As some of you might know, I currently work with a client doing 10G network stuff. 10G as in 10 gigabit/second Ethernet. That’s a lot of data. It’s actually so much data it’s hard to even generate network loads of this magnitude to be able to do good tests, as a typical server using SATA harddrives hardly fills a one gigabit pipe due to “slow” I/O: ordinary SATA drives don’t even reach 100MB/sec. You need RAID solutions or putting the entire thing in RAM first. So generating 10 gigabit network loads thus requires some extraordinary solutions.
Having a server that tries to “eat” a line speed 10G is a big challenge, and in fact we can’t do it as 1.25 GB/sec is just too much and yet we run a quad-core 3.00GHz Xeon thing here which is at least near the best “off-the-shelf” CPU/server you can get at the moment. Of course our software does a little bit more with the data than just receiving it as well.
Anyway, recently I’ve been experimenting with 10G cards from Myricom and when trying to maximize our performance with these beauties, I fell over the three-letter acronym DCA. Direct Cache Access. A terribly overused acronym consisting of often-used words make it hard to research and learn about! But here’s a great document describing some of the gory details:
Direct Cache Access for High Bandwidth Network I/O
Summary: it is an Intel technology for delivering data directly into the CPU’s cache, to reduce the bandwidth requirement to memory (note: it only decreases theÂ bandwidthÂ requirement at that moment, not the total requirement as it still needs to be read from memory into the cache, as noted in a comment below). Using this technique it should be possible to drastically reduce the time for getting the traffic. Support for this tech has been added to the Linux kernel as well since a while back.
It seems DCA is (only?) implemented in Intel’s 7300 chipset family which seems to only exist for Xeon 7300 and 7400. Too bad we don’t have one of these monsters so I haven’t been able to try this out for real yet…
Currently we can generate 10G network loads using two different approaches: one is uploading a specially crafted binary blob embedded with the FPGA image to a Xilinx-equipped board with a 10G MAC that then can do some fiddling with the packages (like increasing a counter) so that they aren’t all 100% identical. It makes a pretty good load test, even if the traffic isn’t at all shaped like the “real” traffic our product will receive. Our other approach has been even less good: upload a custom firmware to the network card and have that send the same Ethernet frame… This latter approach didn’t get better because it was a bit too complicated and badly documented on how to make a really good generator out of it. Even if I liked being able to upload custom code to my network card! 😉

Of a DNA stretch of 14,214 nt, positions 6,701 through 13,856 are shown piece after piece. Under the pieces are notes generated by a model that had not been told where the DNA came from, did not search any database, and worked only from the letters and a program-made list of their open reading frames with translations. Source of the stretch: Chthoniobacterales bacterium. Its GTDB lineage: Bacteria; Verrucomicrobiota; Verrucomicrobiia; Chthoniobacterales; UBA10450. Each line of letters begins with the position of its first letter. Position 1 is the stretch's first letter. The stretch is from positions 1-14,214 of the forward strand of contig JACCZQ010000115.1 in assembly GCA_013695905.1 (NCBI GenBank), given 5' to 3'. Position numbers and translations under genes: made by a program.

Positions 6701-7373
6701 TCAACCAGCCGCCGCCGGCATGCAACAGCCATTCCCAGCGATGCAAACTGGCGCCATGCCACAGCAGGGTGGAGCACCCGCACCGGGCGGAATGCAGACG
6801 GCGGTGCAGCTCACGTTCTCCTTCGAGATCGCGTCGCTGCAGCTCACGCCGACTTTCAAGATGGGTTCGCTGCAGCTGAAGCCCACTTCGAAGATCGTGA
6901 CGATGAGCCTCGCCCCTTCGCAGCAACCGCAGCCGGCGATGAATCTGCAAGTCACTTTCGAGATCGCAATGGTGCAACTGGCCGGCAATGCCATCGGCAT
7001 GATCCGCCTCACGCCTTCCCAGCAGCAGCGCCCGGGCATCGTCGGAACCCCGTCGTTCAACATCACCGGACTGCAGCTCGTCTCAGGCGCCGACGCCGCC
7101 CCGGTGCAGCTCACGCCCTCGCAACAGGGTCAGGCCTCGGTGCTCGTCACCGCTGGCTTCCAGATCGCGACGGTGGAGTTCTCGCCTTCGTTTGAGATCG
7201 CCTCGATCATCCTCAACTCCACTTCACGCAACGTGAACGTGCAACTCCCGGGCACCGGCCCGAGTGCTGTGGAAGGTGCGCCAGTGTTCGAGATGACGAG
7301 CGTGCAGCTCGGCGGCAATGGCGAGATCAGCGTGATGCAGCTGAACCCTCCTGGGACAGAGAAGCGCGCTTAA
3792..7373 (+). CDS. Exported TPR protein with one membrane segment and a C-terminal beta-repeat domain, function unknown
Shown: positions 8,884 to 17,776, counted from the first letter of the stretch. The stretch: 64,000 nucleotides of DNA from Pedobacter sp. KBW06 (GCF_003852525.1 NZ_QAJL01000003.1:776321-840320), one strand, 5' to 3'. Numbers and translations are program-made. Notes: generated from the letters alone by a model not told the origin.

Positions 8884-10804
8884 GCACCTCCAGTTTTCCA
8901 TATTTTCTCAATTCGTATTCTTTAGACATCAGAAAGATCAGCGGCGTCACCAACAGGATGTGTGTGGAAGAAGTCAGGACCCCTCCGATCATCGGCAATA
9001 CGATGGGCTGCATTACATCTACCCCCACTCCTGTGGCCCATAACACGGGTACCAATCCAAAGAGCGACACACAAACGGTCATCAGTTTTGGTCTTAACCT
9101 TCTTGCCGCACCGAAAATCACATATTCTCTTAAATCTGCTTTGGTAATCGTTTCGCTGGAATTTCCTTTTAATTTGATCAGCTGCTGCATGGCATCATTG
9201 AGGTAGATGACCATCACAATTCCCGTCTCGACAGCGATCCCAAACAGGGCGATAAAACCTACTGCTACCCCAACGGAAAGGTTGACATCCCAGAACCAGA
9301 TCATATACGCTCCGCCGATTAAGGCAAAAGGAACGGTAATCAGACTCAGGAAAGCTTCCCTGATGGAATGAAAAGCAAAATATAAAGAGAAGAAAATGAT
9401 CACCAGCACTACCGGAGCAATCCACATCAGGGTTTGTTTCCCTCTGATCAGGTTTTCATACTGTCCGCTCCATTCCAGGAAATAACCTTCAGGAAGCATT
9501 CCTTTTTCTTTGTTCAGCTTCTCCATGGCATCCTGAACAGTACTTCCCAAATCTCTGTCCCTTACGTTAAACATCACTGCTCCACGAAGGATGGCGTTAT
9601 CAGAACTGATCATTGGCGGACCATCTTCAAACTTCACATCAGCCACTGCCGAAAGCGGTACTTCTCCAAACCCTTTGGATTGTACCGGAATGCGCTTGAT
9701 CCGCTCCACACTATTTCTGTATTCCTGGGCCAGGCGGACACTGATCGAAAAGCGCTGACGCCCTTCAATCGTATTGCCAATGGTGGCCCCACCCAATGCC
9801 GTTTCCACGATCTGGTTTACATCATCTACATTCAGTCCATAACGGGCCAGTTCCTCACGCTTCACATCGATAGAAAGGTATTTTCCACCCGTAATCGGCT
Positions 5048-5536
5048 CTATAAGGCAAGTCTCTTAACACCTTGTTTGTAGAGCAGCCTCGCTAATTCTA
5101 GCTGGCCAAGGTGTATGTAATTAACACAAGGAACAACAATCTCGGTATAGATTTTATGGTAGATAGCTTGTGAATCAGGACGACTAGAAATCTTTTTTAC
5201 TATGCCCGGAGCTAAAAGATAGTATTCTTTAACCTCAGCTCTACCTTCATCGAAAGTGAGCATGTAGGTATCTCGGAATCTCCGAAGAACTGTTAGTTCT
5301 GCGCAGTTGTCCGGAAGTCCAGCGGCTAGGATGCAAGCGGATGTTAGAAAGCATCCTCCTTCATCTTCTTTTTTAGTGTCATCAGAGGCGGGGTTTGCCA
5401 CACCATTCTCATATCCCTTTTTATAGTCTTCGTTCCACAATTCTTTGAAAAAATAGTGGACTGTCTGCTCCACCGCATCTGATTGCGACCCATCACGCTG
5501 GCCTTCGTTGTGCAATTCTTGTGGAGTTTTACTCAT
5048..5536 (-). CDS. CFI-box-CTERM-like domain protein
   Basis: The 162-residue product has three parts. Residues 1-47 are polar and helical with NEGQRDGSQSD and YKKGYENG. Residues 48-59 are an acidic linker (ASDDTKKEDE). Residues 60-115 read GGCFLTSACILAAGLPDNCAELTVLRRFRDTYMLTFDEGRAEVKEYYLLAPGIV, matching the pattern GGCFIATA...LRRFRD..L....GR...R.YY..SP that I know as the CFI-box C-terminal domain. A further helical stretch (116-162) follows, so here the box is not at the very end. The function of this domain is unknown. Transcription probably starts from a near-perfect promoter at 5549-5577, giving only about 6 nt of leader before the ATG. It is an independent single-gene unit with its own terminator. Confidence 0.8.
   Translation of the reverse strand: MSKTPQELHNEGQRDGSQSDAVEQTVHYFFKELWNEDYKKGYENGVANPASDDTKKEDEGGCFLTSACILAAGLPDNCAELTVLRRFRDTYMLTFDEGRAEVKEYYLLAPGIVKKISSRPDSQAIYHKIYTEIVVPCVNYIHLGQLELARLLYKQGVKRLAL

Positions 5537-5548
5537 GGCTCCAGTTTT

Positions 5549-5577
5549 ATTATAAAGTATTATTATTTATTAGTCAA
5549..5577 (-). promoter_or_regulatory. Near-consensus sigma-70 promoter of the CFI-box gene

Allow me to also mention that the problems with generating 10G is with small packet sizes, like 100 bytes or so as the main problem in the hardwares seem to the number of packets, not the payload part. Thus it is easier to do full line speed with 9000 bytes packets (jumbo frames) than the tiny ones we are likely to get when this product is in use by customers in the wild.
Update: this article was written in 2008. Please note that many things may have changed since then.
6 thoughts on “10G and Direct Cache Access”
DCA doesn’t really reduce the memory bandwidth requirements since the data still has to be fetched by the cache from the main memory (the device doesn’t write into the cache, it just tells the cache that data should be fetched). The whole point of the approach is that this fetch is done in advance, so you don’t have to wait for it when the host starts processing the packet.
DCA is at least also supported on Xeon 53400 and 5400 based hosts with Intel 5000 chipset. I actually think most/all modern Xeon hosts support I/OAT including DCA. So if you can get the DMA engine in lspci, you should get DCA as well.
However it is not always enabled in the BIOS. For instance, on all models of Dell Poweredge 2950 that we have, all I/OAT features are disabled by default. You have to enter the BIOS to enable I/OAT DMA engine, but you can’t even enable DCA from there. So you end up modifying the chipset registers manually to enable DCA. It works then, but it is annoying.
Many thanks for these additional details/corrections, I’ll see if I can take advantage of this…
Quick question, if possible. I have searched, but could not find any information on how to modify these chipset registers to enable DCA. I got the exact same problem, and am running Linux. Any starting point to do this task?
I’d also appreciate info about enabling DCA, ’cause just by:
1. enabling I/OAT DMA Engine in DELL PowerEdge 2950 BIOS
2. installing appropriate drivers for Intel 5000 Series Chipset Integrated Device – 1A38 (http://downloadcenter.intel.com/detail_desc.aspx?agr=Y&DwnldID=12193)
it seems to work. But regarding to page 4 of Intel Processor-based Server Selection Guide (http://download.intel.com/products/processor/xeon/ssguide.pdf) the enhanced features like Direct Cache Access (DCA) apply only to Xeon 7400 Series.
So, I’m little bit lost here. How can I be sure that the server is actually using I/OAT or DCA with PCI-E Intel PRO/1000 PT Dual Port Server Adapter (http://support.intel.com/support/network/adapter/1000ptdual)?
Can you help me?
Thanx in advance
I have the same problem with a PowerEdge 1950 !
How can we enable the DCA modifying the chipset registers manually ?
P.S. Please bgoglin respond …
Please send me a email at my above login _at_ free.fr, I’ll send you some details and code.
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